|Atomic mass||114.818 amu|
|Number of Stable Isotopes||2|
|Density (grams per cc)||7.310 g/cm^3|
|Date of discovery||1863|
|Name of discoverer||Ferdinand Reich and Hieronymous Richter|
|Name origin||From the indigo blue it shows in a spectroscope.|
|Uses||Used as a coating for high speed bearings, in high-quality mirrors, solar cells, nuclear power regulators, photo cells, thermistors, transistors, and LCD displays. Also employed in low-melting alloys for safety devices.|
|Obtained from||Found in some zinc ores, but is primarily produced as a by-product of lead and zinc smelting.|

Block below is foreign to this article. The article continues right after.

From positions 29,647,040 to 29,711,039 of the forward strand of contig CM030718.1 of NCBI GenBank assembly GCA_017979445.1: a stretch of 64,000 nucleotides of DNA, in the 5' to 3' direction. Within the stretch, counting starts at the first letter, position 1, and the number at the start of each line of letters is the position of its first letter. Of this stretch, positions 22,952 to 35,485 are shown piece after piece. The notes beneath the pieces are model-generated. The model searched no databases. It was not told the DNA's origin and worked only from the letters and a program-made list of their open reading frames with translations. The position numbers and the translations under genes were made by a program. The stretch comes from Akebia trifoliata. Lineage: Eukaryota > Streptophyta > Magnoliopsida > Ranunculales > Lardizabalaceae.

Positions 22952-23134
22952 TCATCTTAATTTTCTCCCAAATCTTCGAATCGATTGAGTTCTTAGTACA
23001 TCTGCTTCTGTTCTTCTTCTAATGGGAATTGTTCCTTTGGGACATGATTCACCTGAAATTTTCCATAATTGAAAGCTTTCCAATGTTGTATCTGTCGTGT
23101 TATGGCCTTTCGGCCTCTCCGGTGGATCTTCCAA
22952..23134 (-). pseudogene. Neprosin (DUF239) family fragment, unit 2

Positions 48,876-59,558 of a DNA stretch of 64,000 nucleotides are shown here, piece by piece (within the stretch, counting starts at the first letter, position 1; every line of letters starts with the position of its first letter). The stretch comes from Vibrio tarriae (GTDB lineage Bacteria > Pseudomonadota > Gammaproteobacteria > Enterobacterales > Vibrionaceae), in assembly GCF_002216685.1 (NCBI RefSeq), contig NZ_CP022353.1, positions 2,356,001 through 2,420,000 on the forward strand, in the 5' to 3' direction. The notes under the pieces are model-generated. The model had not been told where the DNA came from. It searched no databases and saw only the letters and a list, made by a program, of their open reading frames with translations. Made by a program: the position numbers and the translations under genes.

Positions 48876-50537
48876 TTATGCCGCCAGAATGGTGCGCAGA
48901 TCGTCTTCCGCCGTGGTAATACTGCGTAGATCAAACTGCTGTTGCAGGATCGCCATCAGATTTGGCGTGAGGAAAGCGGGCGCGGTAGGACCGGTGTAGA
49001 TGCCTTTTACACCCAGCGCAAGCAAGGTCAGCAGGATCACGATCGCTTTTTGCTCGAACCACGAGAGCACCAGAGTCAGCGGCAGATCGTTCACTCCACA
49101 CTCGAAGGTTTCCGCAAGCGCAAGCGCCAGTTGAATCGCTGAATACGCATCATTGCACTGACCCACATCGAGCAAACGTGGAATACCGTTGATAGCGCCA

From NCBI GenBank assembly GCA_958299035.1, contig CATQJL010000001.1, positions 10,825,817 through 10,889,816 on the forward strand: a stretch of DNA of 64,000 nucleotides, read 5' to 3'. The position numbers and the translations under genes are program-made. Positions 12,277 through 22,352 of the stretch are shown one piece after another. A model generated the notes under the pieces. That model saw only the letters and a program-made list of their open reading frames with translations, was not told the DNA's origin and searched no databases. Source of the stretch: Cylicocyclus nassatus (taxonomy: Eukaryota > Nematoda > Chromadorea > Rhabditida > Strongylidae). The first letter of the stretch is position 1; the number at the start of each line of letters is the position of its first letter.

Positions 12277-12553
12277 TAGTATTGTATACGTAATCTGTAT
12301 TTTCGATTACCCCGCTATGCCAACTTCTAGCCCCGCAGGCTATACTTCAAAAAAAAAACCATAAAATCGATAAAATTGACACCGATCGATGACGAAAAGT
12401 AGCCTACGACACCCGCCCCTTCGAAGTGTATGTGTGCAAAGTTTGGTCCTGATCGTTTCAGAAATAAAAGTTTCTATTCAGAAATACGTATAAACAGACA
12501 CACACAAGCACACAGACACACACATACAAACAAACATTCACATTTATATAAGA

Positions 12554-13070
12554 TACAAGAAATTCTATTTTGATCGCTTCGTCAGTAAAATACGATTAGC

Indium is an element in the "poor metals" class (beyond the transition metals, before the nonmetals) of the periodic table. It is soft and silvery-white. It is stable in air and water, but dissolves in acids. It has two stable isotopes (actually one, but another one has a half-life of over 1014 years).
Indium was discovered spectroscopically (many 19th century element discoveries were made this way) while searching for thallium in zinc ores.
Indium oxide, mixed with a small amount of tin(II) oxide, has the remarkable and very useful property of being a transparent conductor of electricity. This makes it useful as the front electrode of liquid crystal displays (LCD).
|Periodic Table of the Elements|